New so-called partial birth abortion bill passes the House
UPDATED May 9, 2003 — Another so-called "partial birth abortion" ban passed the House yesterday. The new bill is called the "legal birth definition act." This is at attempt to ban all abortions and will put doctors in jeopardy of facing criminal charges even in cases of completing a miscarriage.
HB 4603 will now go to the Senate and then to Governor Granholm for her to either sign or veto.
The bill is unconstitutional, lacking a provision that protects the life and HEALTH of a woman. An insufficient and meaningless "physical health" exception, crafted by Right to Life, is now part of the bill.
The amendment does nothing to eliminate the extreme danger this bill poses to Michigan’s women, and nothing to cure its glaring constitutional defects.
The government should not be in the business of legislating good medical practice and involving itself in decisions that must be made by a doctor in concert with the woman and her family.
Please let the Governor know that you cannot accept a pro-choice governor signing an anti-choice bill!
WRITE HER AT:
Governor Jennifer M. Granholm
P.O. Box 30013
Lansing, Michigan 48909
Our thanks to the 29 Representatives who voted against the bill: Accavitti, Elkins, Kolb, Tobocman, Adamini,Farrah, Law, Vagnozzi, Anderson, Gieleghem, Lipsey, Waters, Byrum, Gillard, Meisner, Whitmer, Clack, Hardman, Minore, Williams, Condino, Hopgood, Murphy, Woodward, Daniels, Jamnick, Phillips, Zelenko, Dennis Read the letter from Timothy Johnson, M.D. below.
Dr. Timothy Johnson's letter to the Senate Judiciary Committee:
April 25, 2003
Senator Alan Cropsey
Senate Judiciary Committee, Chair
P.O. Box 3036
Lansing, Michigan 48909-7536
Re: Senate Bill 395
Dear Senator Cropsey and Members of the Senate Judiciary Committee,
I am writing as a physician dedicated to women’s health to alert you to the extreme harm the Legislature would cause to women in Michigan if Senate Bill 395, the “Legal Birth Definition Act,” becomes law.
Seven years ago, Federal District Judge Gerald Rosen selected me to serve as the court’s expert in a case in which the court ultimately struck down a similar Michigan law; just three years ago, I was a plaintiff in a lawsuit in which the court struck down another Michigan law that in my opinion was nearly identical in effect to Senate Bill 395. In each instance, the court acted to protect women from medical harm.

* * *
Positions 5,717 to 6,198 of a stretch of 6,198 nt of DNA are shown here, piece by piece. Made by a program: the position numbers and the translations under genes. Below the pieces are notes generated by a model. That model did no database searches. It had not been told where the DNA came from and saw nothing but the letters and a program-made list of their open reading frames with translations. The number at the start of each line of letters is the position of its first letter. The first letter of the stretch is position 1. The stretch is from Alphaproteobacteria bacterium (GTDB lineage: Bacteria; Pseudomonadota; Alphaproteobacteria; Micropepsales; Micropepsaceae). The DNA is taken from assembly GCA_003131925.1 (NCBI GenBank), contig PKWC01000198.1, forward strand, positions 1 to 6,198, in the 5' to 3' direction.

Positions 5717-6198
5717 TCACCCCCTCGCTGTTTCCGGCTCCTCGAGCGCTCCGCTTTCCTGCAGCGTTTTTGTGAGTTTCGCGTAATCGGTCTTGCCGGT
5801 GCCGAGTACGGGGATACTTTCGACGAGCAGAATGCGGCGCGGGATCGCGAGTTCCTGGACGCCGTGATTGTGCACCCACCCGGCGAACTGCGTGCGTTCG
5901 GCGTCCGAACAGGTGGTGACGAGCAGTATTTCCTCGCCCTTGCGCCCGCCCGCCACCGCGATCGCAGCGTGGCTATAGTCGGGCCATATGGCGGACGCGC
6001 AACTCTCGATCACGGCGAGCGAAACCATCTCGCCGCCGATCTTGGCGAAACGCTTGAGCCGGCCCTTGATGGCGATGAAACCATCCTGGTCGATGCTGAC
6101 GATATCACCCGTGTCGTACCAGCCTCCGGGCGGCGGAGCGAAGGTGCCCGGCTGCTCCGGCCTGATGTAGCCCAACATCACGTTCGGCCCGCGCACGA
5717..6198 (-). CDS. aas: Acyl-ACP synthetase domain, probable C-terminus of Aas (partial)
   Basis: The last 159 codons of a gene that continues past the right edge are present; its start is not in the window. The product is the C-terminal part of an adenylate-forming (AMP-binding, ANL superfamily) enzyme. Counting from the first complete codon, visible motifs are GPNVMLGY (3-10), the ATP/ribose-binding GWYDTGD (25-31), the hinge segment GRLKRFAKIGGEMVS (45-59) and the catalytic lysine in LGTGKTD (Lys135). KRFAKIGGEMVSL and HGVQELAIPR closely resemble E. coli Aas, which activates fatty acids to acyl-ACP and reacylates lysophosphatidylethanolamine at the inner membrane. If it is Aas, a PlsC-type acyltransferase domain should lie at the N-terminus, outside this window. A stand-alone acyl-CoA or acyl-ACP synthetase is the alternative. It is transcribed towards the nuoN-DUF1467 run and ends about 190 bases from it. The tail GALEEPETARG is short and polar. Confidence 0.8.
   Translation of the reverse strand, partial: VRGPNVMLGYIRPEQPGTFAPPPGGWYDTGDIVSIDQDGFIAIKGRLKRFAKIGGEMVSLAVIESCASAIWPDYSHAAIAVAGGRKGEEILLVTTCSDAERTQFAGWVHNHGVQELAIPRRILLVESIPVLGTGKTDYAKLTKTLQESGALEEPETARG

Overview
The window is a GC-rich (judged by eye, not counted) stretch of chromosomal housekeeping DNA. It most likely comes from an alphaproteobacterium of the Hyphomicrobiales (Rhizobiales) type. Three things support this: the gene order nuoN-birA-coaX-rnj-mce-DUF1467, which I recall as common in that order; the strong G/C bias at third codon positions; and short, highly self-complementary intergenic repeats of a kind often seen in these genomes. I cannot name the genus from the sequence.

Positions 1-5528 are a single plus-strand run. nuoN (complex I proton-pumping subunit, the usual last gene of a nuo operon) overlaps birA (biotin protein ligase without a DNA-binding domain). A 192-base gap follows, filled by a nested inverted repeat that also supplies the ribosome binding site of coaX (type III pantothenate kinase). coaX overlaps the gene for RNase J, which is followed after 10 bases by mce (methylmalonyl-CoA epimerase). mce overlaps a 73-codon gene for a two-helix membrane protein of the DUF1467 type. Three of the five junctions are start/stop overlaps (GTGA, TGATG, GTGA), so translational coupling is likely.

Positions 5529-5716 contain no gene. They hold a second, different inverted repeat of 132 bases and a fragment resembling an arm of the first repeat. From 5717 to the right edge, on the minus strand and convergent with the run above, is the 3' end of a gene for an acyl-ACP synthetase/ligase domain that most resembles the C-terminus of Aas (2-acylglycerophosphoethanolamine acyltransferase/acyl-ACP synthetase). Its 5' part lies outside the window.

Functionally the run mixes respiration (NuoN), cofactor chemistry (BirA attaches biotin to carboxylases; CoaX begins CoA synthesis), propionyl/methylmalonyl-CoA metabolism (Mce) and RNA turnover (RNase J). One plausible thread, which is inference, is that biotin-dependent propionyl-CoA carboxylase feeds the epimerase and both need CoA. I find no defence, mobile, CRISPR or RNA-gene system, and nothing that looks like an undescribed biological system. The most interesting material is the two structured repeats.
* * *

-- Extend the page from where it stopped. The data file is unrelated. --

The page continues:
As Chairman of the Department of Obstetrics and Gynecology at the University of Michigan, I provide comprehensive obstetrical and gynecological services, including prenatal care, labor and delivery, abortion, and treatment of miscarriage. Based on my medical experience, I know that Senate Bill 395 would, like the previous two laws, put women in grave danger: it contains non-medical language that is too vague to be comprehensible to physicians; it would ban abortions throughout pregnancy and treatment of miscarriage; and it would deny women essential, even lifesaving care.
Senate Bill 395 redefines a fetus as a person, for legal purposes, once even the tiniest part of the fetus is outside the woman’s body as long as that part is still attached, and there is still, for example, a fetal heartbeat. But this scenario is absolutely routine: it can occur any time a woman miscarries or in any abortion performed from the earliest stages of pregnancy. For example, I often treat women who arrive at the hospital miscarrying, with part of the fetus already outside the woman’s body while there is still a fetal heartbeat. This routinely occurs well before the fetus is developed enough to have any chance of survival. At that point, I must complete the miscarriage swiftly to protect the woman from infection and to control bleeding. Providing that care would inevitably result in the death of the non-viable fetus.
Under Senate Bill 395, providing that care would also put me at risk of prosecution. In any abortion or miscarriage, once the fetus is in the designated position, the bill makes the physician liable for performing any procedure that results in injury or death of the fetus. Thus, in the common miscarriage scenario just mentioned, the bill would leave me no way to treat my patient without facing prosecution for causing the death of a person as defined in the bill.
Such an extreme, broad ban blatantly disregards women’s health and lives. Indeed, it provides no immunity for care necessary to protect a woman’s health. The physician is immune only if the procedure was necessary to save the woman’s life and every reasonable effort was made to preserve the life of the fetus. First, this means that rather than complete an abortion or miscarriage, the physician must do anything else that would keep the woman alive, no matter the consequences for her health or fertility. Second, the bill forbids a physician from acting to save a woman’s life unless the physician also tries to preserve the life of a fetus with no chance of survival. This is enigmatic, and it is cruel.
I am deeply concerned about the passage of Senate Bill 395. I cannot protect the health of my patients under such restrictions on my exercise of medical judgment, and you should not expect me to. I urge you to defeat this dangerous bill.
Timothy R.B. Johnson
Bates Professor of the Diseases of Women and Children
Research Scientist, Center for Human Growth and Development
Professor, Women’s Studies